Important to note, Health Equity Accreditation and Health Equity Accreditation Plus purposefully align with existing industry efforts, like the Gravity Project, and with federal efforts, like USCDI, to standardize data for a more equitable American health care system. Accreditation provides an additional level of adoption and oversight that is not built into existing federal programs.

#6: What policies, resources, programs, training, or tools can make equitable data more accessible and useable for members of the public.

Advancing equity requires an appropriate level of data that can be disaggregated by demographic, geographic and other variables to enable insights on health disparities. For over 30 years, HEDIS® has been one of health care’s most widely used performance improvement tools—over 200 million people are enrolled in health plans that report HEDIS results. States and the federal government use HEDIS for public transparency and accountability of contracted health plan and provider partners.

Better transparency of performance by race and ethnicity will illuminate and aid investigation of care gaps and inequitable care. As of August, NCQA has released 13 measures that can be stratified reliably by race and ethnicity (NCQA Updates & Releases New Quality Measures for HEDIS 2023 with a Focus on Health Equity). This effort will ensure that federal programs can benchmark and make apples-to-apples comparisons based on organizational performance for reducing unequal gaps in health outcomes.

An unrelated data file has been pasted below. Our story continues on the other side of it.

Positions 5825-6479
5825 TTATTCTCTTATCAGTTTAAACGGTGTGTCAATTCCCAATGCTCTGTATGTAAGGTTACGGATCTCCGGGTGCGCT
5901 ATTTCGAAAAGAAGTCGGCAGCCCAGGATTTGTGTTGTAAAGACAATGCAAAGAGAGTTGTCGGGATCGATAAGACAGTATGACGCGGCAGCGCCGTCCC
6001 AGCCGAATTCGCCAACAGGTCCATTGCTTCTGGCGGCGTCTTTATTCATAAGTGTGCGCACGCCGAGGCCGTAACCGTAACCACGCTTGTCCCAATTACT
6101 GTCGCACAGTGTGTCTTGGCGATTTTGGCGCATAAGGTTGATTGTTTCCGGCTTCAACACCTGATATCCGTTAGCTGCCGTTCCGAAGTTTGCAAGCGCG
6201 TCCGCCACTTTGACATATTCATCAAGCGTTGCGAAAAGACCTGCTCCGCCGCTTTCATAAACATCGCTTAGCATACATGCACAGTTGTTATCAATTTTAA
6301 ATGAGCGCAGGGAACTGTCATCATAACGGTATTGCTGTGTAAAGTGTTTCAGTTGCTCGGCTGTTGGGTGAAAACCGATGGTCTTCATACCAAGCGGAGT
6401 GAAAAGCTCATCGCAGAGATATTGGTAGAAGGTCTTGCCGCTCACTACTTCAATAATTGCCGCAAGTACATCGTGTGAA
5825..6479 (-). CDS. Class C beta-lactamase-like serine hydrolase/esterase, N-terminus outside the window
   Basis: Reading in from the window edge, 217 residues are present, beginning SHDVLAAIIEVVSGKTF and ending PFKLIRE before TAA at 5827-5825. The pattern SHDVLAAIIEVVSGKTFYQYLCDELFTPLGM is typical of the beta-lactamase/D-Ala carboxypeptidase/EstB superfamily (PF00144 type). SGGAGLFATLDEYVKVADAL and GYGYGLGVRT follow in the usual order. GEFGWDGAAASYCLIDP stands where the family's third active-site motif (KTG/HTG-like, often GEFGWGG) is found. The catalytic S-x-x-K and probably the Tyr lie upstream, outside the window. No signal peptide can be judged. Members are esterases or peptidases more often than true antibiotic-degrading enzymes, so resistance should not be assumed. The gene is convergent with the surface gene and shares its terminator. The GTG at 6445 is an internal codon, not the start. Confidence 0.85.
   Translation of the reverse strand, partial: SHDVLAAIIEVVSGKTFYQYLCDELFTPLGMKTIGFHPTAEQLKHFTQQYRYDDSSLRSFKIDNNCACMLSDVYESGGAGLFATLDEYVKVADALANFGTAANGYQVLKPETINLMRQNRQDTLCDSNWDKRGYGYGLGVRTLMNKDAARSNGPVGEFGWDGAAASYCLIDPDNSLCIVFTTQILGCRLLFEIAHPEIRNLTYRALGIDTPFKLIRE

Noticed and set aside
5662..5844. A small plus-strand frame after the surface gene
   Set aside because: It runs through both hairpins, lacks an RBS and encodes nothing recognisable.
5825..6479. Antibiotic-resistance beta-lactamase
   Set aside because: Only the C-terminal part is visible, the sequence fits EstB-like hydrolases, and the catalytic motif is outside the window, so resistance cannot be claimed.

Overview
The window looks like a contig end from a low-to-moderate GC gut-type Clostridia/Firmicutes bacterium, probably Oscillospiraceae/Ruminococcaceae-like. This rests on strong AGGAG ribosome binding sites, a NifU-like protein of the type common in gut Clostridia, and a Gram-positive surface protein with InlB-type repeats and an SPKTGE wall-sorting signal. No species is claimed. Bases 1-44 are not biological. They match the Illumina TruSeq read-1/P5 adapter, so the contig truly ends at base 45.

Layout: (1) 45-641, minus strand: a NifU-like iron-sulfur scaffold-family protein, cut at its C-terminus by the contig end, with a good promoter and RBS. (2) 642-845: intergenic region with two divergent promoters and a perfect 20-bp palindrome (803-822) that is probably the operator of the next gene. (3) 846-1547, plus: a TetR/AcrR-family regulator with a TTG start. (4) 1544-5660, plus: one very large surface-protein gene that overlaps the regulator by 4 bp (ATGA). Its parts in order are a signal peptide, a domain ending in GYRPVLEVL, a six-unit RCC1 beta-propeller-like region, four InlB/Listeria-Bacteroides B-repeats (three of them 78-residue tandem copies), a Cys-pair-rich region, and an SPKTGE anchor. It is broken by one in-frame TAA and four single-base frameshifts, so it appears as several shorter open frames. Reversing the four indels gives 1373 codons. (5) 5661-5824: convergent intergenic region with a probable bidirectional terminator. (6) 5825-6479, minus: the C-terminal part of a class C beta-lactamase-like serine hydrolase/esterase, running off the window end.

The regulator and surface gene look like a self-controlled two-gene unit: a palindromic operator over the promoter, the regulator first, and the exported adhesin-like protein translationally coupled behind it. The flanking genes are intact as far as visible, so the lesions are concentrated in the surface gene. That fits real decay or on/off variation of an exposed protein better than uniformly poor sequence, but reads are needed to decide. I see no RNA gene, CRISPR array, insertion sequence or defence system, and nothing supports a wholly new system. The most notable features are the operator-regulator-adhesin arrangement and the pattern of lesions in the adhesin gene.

We recently released the Social Need Screening and Intervention measure, which assesses screening for unmet food, housing and transportation needs, and includes referral to intervention after a positive screen. Because these data can be captured in a variety of electronic data sources (e.g., EMRs, resource referral platforms, case management systems), this measure is specified for Electronic Clinical Data System (ECDS) reporting. To reduce burden, state and federal agencies should evaluate available tools for aligning data collection and sharing, and the federal government should encourage alignment with national data standards. For example, NCQA supports aligning measures and data elements with the Gravity Project’s work to standardize interoperable social needs data.

We thank the Administration for its commitment to rectifying historic health inequities. Our team remains dedicated to supporting federal, state and local communities to ensure that every American has a health system that meets their cultural, language and social needs.

As the OSTP considers policies across the federal government, we invite you to visit our Health Equity Resource Hub, which contains publications relevant to your exploration, including our recent reports, Federal Action Is Needed to Improve Race and Ethnicity Data in Health Programs and Improving Data on Race and Ethnicity: A Roadmap to Measure and Advance Health Equity.

Thank you again for the opportunity to comment. We welcome the chance to discuss our experience and findings, and we look forward to working with the Biden-Harris Administration to build a more equitable, sustainable and responsible American health care system. If you have any questions, please contact Eric Musser, NCQA Assistant Vice President of Federal Affairs, at (202) 955-3590 or at


Margaret E. O’Kane